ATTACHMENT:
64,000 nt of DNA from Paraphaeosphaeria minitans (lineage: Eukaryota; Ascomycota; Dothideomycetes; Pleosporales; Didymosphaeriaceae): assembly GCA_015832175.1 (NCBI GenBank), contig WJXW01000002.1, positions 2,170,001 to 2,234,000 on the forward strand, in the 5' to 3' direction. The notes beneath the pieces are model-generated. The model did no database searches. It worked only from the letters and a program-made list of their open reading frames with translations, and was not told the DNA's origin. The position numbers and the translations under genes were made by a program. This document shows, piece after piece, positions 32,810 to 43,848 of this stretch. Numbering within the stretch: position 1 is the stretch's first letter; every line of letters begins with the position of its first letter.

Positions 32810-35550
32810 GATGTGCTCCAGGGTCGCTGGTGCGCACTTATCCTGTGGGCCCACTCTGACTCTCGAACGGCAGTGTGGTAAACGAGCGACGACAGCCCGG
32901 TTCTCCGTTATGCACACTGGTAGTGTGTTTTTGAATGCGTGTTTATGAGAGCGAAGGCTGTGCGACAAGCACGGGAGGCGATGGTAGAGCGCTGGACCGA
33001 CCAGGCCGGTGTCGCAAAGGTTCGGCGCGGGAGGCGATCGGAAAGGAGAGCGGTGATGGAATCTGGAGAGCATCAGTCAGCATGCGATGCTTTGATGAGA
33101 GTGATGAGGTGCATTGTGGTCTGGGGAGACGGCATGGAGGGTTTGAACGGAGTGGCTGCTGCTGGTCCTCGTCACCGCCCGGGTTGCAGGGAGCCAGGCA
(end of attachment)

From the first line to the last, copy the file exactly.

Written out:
64,000 nt of DNA from Paraphaeosphaeria minitans (lineage: Eukaryota; Ascomycota; Dothideomycetes; Pleosporales; Didymosphaeriaceae): assembly GCA_015832175.1 (NCBI GenBank), contig WJXW01000002.1, positions 2,170,001 to 2,234,000 on the forward strand, in the 5' to 3' direction. The notes beneath the pieces are model-generated. The model did no database searches. It worked only from the letters and a program-made list of their open reading frames with translations, and was not told the DNA's origin. The position numbers and the translations under genes were made by a program. This document shows, piece after piece, positions 32,810 to 43,848 of this stretch. Numbering within the stretch: position 1 is the stretch's first letter; every line of letters begins with the position of its first letter.

Positions 32810-35550
32810 GATGTGCTCCAGGGTCGCTGGTGCGCACTTATCCTGTGGGCCCACTCTGACTCTCGAACGGCAGTGTGGTAAACGAGCGACGACAGCCCGG
32901 TTCTCCGTTATGCACACTGGTAGTGTGTTTTTGAATGCGTGTTTATGAGAGCGAAGGCTGTGCGACAAGCACGGGAGGCGATGGTAGAGCGCTGGACCGA
33001 CCAGGCCGGTGTCGCAAAGGTTCGGCGCGGGAGGCGATCGGAAAGGAGAGCGGTGATGGAATCTGGAGAGCATCAGTCAGCATGCGATGCTTTGATGAGA
33101 GTGATGAGGTGCATTGTGGTCTGGGGAGACGGCATGGAGGGTTTGAACGGAGTGGCTGCTGCTGGTCCTCGTCACCGCCCGGGTTGCAGGGAGCCAGGCA